Imagining the Book of Mormon as a complex work reflecting numerous steps of compilation and abridgment helps explain some curious features of the encounter with Sherem in Jacob 7.
The contrast of 1 and 2 Nephi with Jacob is striking. 1 and 2 Nephi take place in Jerusalem or the wilderness, and Jacob, born en route, would presumably have addressed the first and second generations residing in the Promised Land. But Jacob as a book of scripture presumes a settled society that is surprisingly well developed. The Nephites have had time to imagine multiple kings, to get rich on trade and artisanal goods like gold and silver, and to lapse into wickedness greater than that of the Lamanites. The Nephites are numerous enough to constitute a “multitude,” and their conflicts with the Lamanites are on the scale of “wars.” When Sherem appears on the scene, he is described as “learned” and having a “perfect knowledge of the language of the people” with particular skill in rhetoric, but his arrival isn’t treated as something that needs explanation, as if training in rhetoric is widely available. What can explain such a dramatic difference in cultural context?
If you’ve read this far, you can probably guess my proposed solution. A straightforward explanation for the seemingly advanced state of Nephite society is that the book of Jacob is a collection of small texts added to the historical core of 1 Nephi and its extension in 2 Nephi, and Jacob 7 in particular is a late accretion added to the text much later than the lifetimes of Nephi and Jacob. Does that mean the confrontation between Jacob and Sherem never happened? No, it just means the form of the text was affected by and reflects the influence of a later stage of Nephite culture, just like “Did the Exodus really take place” and “Does the Old Testament reflect post-exilic editing” are two separate questions.
The only texts that don’t change are those no one reads. Short of burying corrosion-resistant records in the ground, the only way to preserve texts is by continuous storage or continual transmission, and that kind of continuity can happen only if later generations also find the texts worth preserving. You can increase a text’s value by adding more of it: by adding more words of Nephi, for example, or more words of his brother Jacob. Each of these additions makes your scriptural text more valuable, in a sense even more true. Whether through expansion, insertions, or compilation, older records come to reflect not only the time of their origin, but also the values and cultures of the people who saw them as worth preserving. If we ignore the value of the Book of Mormon texts for premodern readers, we won’t fully understand its historical existence or its present significance.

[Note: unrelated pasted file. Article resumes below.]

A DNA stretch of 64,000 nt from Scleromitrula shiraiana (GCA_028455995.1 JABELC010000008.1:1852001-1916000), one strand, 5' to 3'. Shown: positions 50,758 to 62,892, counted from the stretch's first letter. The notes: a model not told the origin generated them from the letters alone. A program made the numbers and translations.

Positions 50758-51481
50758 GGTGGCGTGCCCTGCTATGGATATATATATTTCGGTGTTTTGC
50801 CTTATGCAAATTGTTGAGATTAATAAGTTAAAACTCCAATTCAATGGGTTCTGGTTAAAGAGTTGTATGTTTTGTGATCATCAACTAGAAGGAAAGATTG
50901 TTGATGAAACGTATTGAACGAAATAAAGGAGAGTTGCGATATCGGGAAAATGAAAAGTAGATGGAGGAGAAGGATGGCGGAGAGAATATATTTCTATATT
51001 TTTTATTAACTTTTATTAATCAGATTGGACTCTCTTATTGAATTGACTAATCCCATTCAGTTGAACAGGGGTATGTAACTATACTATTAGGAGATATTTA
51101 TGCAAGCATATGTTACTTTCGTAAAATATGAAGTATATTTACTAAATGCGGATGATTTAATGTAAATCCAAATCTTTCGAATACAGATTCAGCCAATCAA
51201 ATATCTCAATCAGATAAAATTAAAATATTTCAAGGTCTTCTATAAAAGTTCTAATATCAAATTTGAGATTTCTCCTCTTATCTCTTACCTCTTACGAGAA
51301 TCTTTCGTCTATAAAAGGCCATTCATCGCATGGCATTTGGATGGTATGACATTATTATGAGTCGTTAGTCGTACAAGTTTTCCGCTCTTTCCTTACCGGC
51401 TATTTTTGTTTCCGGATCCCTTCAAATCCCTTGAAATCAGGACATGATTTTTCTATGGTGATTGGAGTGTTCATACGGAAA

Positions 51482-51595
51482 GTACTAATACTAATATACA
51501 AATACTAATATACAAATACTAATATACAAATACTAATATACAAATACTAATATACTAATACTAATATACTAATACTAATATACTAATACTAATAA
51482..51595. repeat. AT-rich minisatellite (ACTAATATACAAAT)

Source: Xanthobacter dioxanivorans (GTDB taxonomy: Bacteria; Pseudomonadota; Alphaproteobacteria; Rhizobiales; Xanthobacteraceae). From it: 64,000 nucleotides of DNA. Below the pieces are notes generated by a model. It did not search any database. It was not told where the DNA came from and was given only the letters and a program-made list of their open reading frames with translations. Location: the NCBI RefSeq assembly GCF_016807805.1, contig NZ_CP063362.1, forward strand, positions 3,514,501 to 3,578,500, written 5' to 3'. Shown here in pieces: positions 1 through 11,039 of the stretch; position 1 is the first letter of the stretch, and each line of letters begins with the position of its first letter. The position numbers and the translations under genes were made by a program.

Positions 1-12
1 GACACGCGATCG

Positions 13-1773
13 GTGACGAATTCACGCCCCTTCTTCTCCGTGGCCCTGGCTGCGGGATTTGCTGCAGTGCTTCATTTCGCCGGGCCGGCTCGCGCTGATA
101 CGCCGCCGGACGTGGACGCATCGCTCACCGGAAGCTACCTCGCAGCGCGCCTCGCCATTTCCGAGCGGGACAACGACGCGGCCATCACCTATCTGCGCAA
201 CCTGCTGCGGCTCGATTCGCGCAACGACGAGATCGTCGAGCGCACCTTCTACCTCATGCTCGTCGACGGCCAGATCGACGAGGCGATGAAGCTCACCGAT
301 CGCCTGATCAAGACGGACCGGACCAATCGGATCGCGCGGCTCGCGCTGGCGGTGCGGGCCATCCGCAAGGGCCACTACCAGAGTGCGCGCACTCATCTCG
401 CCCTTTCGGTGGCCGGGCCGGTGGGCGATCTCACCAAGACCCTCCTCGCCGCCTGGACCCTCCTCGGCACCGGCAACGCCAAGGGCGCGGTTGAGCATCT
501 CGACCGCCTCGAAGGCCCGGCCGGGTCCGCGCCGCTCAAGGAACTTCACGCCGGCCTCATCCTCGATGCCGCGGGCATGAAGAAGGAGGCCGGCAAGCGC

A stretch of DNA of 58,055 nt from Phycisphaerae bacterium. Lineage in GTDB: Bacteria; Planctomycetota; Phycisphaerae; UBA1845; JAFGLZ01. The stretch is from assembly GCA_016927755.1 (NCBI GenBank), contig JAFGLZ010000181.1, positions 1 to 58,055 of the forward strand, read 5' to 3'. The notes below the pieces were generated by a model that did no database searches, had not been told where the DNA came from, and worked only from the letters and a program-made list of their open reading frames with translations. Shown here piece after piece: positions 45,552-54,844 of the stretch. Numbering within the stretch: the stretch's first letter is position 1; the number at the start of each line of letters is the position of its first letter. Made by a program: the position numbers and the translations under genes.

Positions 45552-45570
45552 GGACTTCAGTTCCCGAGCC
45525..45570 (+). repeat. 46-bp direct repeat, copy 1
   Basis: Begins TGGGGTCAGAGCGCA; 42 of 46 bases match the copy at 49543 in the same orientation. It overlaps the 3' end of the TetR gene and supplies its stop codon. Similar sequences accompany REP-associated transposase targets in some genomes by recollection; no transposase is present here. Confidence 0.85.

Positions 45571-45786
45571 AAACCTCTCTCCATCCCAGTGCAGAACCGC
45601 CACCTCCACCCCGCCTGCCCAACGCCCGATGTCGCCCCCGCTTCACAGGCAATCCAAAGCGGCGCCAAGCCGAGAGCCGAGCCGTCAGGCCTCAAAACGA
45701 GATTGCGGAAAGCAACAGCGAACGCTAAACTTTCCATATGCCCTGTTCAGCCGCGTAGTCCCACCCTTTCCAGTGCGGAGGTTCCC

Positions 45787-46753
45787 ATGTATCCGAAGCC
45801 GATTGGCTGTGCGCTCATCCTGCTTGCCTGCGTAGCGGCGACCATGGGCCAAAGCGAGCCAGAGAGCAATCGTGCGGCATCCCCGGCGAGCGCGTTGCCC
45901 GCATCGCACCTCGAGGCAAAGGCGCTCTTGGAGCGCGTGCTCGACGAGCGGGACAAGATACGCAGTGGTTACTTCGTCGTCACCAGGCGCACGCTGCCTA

I don’t think I’m just invoking textual history as an easy shortcut around a textual problem. In the case of Jacob 7, we have some good reasons to consider the chapter a later addition.
- There’s clear slippage between the cultural and historical context. This is true of Jacob 7 (and Jacob as a whole) compared to the previous sections, as noted above. But it’s also what we’re trying to explain in the first place, so we’ll note the slippage without treating it as an argument.
- The type of material can easily be added to an older text. The confrontation between Jacob and Sherem is largely self-contained, and the genre, a dispute between a prophet and an antichrist, was popular enough to occur twice more in the Book of Mormon (with Nehor in Alma 1:2-16 and Korihor in Alma 30:6-60).
- There are structural indications of a break in the text between older and newer material. Note that Jacob has no less than three separate conclusions. Already in 3:14, Jacob closes the plates and makes “an end of speaking these words.” Then after chapters 4-6, primarily the Olive Tree parable (itself a likely addition), Jacob bids farewell again and closes with “Amen” (6:13). The third and final “Adieu” follows the confrontation with Sherem (7:27). Rather than a series of postscripts from the hand of Jacob, the younger brother of Nephi, these look very much like textual accretions about or attributed to Jacob that were recorded later and reflect a more developed state of Nephite culture.